Broadcasters stand to lose millions

VANCOUVER — It doesn’t matter how much CTV spent — or may lose — for the broadcasting rights to next month’s Winter Olympics in Vancouver.

VANCOUVER — It doesn’t matter how much CTV spent — or may lose — for the broadcasting rights to next month’s Winter Olympics in Vancouver.

CBC didn’t get them.

Recent reports suggest the North American media giants who spent record amounts for the Vancouver Olympic broadcasting rights stand to lose millions of dollars on what has long been considered a crown jewel for the TV industry.

But some observers say the narrow focus on those potential loses — particularly in Canada where the label of “Olympic network” has become a hard-fought matter of pride — neglects to consider why these companies bid on the Games in the first place.

“That really speaks to the core thesis of sponsorship in the first place — you spend a whole lot of money for some kind of intangible payback,” says telecom analyst Carmi Levy, senior vice-president of AR Communications.

“Long-term, they’ve probably already projected that they’re going to make up more than they’ll lose. The only thing is that windfall simply won’t come before February.”

American broadcaster NBC acknowledged earlier this month that it will likely lose somewhere in the neighbourhood of $200 million on the Vancouver Games, as advertising revenues in a struggling economy have failed to cover the staggering costs of securing the rights and actually covering the event.

The situation isn’t quite so bad in Canada, but the Olympic Broadcast Media Consortium, led by CTV and Rogers Media Inc., admits it has yet to break even, with some newspaper reports putting the current advertising shortfall at around $20 million with less than a month to go before the Games.

The consortium paid a record US$90 million to wrestle the broadcasting rights for Vancouver away from the CBC in a deal that also included another $63 million for the 2012 London Olympics. That pales in comparison to the US$820 million that NBC paid for the U.S. rights.

The contract was seen as an especially sweet victory for CTV and a defeat for the public broadcaster, which has broadcast every Olympics since 1996. It wasn’t long before veteran CBC sportscaster Brian Williams left for Canada’s new Olympic network.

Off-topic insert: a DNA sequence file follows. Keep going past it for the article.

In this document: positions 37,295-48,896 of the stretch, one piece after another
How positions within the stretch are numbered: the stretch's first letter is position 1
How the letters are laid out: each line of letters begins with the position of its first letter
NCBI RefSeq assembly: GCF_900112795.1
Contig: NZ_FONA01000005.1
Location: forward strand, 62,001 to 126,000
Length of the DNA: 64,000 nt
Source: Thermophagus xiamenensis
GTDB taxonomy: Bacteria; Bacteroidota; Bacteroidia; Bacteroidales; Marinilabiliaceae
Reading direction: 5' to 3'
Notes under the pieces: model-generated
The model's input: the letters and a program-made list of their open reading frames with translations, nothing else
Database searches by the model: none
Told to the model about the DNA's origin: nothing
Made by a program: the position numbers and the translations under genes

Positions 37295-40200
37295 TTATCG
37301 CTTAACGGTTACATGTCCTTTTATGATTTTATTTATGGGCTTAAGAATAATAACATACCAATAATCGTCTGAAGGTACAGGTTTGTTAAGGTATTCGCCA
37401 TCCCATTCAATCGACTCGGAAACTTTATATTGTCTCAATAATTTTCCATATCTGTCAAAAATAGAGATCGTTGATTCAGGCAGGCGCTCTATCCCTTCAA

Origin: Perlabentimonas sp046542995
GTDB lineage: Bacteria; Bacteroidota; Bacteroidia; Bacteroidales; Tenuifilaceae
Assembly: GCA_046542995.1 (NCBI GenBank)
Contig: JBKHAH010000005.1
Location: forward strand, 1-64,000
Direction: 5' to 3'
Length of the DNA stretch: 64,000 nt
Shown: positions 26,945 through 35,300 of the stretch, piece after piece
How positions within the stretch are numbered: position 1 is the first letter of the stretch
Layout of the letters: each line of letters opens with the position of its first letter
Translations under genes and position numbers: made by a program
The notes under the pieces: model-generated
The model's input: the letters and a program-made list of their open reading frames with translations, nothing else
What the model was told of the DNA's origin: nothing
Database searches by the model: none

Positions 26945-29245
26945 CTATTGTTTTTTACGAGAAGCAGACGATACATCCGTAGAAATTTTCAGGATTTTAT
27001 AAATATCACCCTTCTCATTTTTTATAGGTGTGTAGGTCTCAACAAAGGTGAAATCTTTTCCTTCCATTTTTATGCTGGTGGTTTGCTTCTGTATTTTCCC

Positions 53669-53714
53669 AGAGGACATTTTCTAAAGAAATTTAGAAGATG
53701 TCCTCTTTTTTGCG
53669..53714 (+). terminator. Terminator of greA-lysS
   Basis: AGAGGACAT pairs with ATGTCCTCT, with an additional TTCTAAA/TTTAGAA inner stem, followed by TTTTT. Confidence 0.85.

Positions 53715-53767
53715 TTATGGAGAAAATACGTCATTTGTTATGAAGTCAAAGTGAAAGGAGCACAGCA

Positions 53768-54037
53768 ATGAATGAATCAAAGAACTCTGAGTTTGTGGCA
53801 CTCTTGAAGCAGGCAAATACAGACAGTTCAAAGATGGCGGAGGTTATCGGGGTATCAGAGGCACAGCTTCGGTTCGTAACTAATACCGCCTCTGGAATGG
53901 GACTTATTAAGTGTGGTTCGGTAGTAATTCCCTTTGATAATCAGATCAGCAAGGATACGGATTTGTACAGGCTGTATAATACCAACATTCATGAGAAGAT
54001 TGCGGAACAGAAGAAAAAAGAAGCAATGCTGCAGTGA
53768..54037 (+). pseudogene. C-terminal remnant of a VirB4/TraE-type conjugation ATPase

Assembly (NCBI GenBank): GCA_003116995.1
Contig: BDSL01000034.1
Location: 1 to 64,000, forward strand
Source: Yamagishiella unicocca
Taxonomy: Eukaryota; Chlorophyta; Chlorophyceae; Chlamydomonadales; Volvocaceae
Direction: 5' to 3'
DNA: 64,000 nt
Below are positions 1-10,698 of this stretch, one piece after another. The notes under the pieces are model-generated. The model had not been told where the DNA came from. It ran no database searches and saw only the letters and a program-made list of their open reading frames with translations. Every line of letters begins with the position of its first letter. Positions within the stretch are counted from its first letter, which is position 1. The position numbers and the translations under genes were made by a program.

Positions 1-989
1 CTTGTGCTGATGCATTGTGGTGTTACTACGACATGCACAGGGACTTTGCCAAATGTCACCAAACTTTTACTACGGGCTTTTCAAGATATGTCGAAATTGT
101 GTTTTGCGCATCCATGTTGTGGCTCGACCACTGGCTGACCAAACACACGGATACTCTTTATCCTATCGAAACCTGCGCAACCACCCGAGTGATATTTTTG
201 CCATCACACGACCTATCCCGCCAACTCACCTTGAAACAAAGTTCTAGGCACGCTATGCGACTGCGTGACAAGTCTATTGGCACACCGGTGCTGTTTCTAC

, and the Games are now ingrained into nearly every facet of CTV’s branding.

“The rings are everywhere — if you don’t know that CTV is the major media sponsor of the Olympics, then you basically aren’t Canadian,” says Levy.

The consortium isn’t confirming just how much more advertising revenue it needs to break even, but president Keith Pelley insists sales are on track.

Pelley notes the consortium has signed more than 140 advertising deals, three times what the CBC had for the 2006 Winter Games in Turin, ranging from $10,000 to $15 million each.

“We’re selling Games in our own country, we’re selling something that’s once-in-a-lifetime,” says Pelley. “We’ll be selling right up to the closing ceremonies.”

CTV spokeswoman Bonnie Brownlee says it’s too early to evaluate whether CTV will get its money’s worth from the Vancouver Games, but she says the fact that the Olympics are being held in Canada makes it a must-have for the network.

“We wanted to be part of the Vancouver Olympics because we thought it would be one of the most important events in Canada for many years,” Brownlee says in an email. “We couldn’t conceive not being part of it.”

Olympic expert Stephen Wenn of Wilfrid Laurier University says the potential revenues from Olympic broadcasting are only part of the picture.

“I think we’re naive if we absent the notion that there’s a little bit of ego involved at an executive level, as well,” says Wenn.

“There’s a significant investment here, and obviously there was a great deal of thought in the Canadian market as to what the possible benefits might be from shoving CBC aside in the Olympic marketplace.”

Still, Wenn says the networks won’t be prepared to have the Olympics turn into a money-loser, regardless of the intangible benefits of winning the broadcasting rights.

He suggests all the talk about pending losses in Vancouver, and the size of NBC’s potential shortfall, might be more about the pending negotiations for the rights to broadcast the 2014 and 2016 Olympics in Russia and Brazil.

“You have to look at the U.S. contract as being extremely important, because it really does tend to set the marker for other markets,” says Wenn.

“So I can see where the networks maybe just trying to send the less-than-subtle signal that perhaps you may not want to expect the same degree of markup this time around.”